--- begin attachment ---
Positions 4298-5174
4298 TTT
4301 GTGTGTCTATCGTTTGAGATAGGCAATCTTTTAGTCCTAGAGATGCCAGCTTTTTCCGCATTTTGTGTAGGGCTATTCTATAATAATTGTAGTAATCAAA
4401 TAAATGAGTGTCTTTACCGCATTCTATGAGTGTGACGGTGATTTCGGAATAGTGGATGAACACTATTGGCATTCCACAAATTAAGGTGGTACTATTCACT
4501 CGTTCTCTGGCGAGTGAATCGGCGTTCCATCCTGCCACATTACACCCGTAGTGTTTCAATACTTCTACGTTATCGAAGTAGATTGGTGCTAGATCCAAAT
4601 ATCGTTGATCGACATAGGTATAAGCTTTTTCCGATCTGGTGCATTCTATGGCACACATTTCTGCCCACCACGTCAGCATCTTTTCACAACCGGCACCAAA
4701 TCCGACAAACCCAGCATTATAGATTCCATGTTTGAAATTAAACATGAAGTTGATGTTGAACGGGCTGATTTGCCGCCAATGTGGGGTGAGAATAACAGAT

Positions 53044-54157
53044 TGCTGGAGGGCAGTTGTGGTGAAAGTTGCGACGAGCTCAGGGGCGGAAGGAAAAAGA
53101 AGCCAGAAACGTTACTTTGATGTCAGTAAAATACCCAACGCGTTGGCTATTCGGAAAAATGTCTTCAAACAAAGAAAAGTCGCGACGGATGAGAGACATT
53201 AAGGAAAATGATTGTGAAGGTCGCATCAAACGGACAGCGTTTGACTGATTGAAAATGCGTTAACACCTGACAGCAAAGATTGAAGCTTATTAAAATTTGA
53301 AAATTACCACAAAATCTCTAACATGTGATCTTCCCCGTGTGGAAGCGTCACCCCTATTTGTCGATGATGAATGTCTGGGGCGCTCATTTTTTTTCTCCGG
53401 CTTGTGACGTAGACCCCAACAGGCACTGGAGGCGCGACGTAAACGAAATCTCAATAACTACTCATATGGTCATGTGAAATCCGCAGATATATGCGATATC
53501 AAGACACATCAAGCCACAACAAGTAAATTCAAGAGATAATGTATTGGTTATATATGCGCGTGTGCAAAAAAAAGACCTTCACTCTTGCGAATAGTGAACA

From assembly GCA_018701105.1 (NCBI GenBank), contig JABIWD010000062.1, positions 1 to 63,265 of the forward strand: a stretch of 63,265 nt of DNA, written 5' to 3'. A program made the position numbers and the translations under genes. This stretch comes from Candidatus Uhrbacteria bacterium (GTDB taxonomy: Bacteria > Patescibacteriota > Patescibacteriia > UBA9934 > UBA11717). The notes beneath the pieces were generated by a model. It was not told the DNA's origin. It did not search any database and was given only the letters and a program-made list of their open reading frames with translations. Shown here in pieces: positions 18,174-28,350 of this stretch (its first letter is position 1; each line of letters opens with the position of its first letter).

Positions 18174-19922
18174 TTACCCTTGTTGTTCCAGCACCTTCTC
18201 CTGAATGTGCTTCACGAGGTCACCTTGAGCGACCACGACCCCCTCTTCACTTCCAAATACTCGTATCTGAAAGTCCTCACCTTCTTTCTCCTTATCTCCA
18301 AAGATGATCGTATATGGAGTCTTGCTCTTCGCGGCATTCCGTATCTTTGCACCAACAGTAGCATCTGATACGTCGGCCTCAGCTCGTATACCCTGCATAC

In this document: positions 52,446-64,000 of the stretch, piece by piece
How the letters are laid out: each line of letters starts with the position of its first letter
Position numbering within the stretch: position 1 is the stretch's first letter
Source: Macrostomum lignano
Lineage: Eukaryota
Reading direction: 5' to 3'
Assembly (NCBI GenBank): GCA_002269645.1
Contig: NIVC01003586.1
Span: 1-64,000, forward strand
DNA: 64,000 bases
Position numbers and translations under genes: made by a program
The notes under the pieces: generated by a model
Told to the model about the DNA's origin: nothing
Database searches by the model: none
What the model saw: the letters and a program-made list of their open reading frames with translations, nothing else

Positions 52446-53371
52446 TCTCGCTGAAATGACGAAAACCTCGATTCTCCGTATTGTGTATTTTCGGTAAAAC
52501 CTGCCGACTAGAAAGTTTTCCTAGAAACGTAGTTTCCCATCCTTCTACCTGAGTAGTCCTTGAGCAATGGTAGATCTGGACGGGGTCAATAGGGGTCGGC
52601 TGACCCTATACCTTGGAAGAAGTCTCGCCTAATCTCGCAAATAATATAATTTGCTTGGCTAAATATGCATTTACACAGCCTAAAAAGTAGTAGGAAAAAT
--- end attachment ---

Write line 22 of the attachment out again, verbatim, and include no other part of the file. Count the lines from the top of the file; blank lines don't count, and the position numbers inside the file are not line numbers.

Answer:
Position numbering within the stretch: position 1 is the stretch's first letter